Guitar music

Discussion in 'Classical Music' started by cookiemonster, Jun 30, 2003.

  1. cookiemonster

    cookiemonster

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    I'm a big fan of guitar music, and love to relax to some beautiful string plucking. I hope to expand my collection, but my vision is impaired beyond the likes of Segovia/Williams/Bream and the key works, Albeniz/rodrigo/torroba/de falla/turina/granados.

    Can you help me out with some suggestions for key discs of either the above mentioned which i may not have already, or more importantly, other performers/composers which i have not mentioned, and should be on my investigation list.

    Whilst we are on the subject, what are your thoughts on the guitar as a classical instrument? Many moons ago, i believe it was not generally held in high regard, is this still the case, or have the excellent performances of the above named performers now ingratiated the guitar with the classical community? And also were many of the works written by the aforementioned composers, intended for performance on guitar, or is this a modern transition and interpretation technique.

    Many thanks, and forgiveness for my amateurish approach to what may be simple questions.

    cheers
     
    cookiemonster, Jun 30, 2003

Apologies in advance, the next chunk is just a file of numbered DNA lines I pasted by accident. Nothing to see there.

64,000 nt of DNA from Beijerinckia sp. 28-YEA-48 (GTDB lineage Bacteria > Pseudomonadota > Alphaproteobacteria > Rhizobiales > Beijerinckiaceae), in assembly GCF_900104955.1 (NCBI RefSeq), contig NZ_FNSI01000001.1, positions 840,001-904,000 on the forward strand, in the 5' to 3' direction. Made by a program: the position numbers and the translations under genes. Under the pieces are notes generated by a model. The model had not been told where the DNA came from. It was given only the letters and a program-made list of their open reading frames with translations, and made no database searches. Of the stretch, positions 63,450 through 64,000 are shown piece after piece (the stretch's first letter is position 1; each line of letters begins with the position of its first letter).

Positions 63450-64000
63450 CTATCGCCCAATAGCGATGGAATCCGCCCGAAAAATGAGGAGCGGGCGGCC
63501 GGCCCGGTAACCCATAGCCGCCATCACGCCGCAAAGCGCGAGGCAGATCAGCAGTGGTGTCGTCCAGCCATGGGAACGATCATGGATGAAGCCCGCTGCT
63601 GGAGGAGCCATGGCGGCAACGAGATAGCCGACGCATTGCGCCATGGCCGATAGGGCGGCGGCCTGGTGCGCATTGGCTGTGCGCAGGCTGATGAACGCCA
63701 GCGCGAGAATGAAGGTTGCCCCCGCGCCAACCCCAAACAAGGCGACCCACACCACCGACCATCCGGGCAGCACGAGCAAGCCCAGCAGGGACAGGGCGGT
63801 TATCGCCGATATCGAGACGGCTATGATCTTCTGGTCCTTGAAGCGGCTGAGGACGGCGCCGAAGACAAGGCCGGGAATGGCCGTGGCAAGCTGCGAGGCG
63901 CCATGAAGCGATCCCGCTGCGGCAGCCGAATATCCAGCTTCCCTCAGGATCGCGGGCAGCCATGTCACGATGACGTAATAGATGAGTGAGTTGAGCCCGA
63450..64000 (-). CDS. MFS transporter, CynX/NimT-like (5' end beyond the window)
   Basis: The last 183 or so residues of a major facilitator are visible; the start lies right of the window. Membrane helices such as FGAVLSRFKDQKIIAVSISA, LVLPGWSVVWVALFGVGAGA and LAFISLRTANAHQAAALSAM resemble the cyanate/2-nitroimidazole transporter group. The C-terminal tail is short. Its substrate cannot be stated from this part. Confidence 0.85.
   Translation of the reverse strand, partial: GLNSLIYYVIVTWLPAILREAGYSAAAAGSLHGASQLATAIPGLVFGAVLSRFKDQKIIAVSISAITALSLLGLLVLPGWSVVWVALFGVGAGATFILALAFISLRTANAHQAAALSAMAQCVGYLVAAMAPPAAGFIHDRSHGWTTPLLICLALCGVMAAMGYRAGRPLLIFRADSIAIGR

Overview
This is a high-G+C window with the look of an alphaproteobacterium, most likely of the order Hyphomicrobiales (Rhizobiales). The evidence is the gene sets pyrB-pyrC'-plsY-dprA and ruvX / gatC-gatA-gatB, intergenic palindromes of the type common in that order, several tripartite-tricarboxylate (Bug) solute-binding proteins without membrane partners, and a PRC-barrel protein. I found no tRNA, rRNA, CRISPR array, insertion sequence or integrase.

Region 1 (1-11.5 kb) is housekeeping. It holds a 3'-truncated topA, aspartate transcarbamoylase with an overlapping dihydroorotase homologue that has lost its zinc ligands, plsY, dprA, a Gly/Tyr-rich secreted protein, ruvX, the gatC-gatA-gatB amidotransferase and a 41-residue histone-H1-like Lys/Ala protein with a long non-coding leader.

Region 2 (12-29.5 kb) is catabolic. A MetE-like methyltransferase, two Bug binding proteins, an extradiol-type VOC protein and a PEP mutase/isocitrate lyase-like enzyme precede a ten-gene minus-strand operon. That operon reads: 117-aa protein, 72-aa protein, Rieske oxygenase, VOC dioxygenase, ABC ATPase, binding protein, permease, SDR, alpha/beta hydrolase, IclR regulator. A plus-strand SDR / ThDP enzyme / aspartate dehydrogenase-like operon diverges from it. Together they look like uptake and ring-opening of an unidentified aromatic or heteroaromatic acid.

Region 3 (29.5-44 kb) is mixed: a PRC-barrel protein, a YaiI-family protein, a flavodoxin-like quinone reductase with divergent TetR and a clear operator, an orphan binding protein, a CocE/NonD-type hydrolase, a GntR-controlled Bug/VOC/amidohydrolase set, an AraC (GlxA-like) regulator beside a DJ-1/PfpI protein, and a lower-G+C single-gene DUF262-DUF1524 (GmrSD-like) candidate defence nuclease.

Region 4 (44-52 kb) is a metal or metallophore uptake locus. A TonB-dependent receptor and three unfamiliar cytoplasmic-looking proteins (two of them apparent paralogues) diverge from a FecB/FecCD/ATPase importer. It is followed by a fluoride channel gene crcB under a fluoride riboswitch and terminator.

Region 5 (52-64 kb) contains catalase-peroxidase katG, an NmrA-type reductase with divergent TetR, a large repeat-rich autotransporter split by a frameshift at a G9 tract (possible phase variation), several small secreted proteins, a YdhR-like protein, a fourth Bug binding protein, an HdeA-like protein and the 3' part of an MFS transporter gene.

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  2. cookiemonster

    tones compulsive cantater

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    The guitar was made respectable on the concert platform again virtually single-handedly by Andres Segovia; he inspired a generation of guitarists, such as John Williams. It was a popular instrument in the 18th century and many concertos are written for it, but it fell out of favour in the 19th, whern the bigger orchestras simply blotted out its quiet voice.

    The most famous guitar concertos are those by Giuliani, and there are many recordings available. Vivaldi also wrote for the guitar, and ol' Antonio was ever tuneful. In addition, there are many Bach transcriptions for the guitar, which work well. If you like something really jolly, look out for the plucked instrument ensemble of Siegfried Behrend (hope that's spelled correctly). These are now old recordings, but they are available on mid- and low-price DG CDs and they sparkle with life.
     
    tones, Jul 1, 2003
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  3. cookiemonster

    BaronSamedi

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    I second tones' suggestion of trying some Vivaldi, such as the wonderfully lively Teldec disc with a number of his "Concerti for lute and mandolin" by Il Giardino Armonico.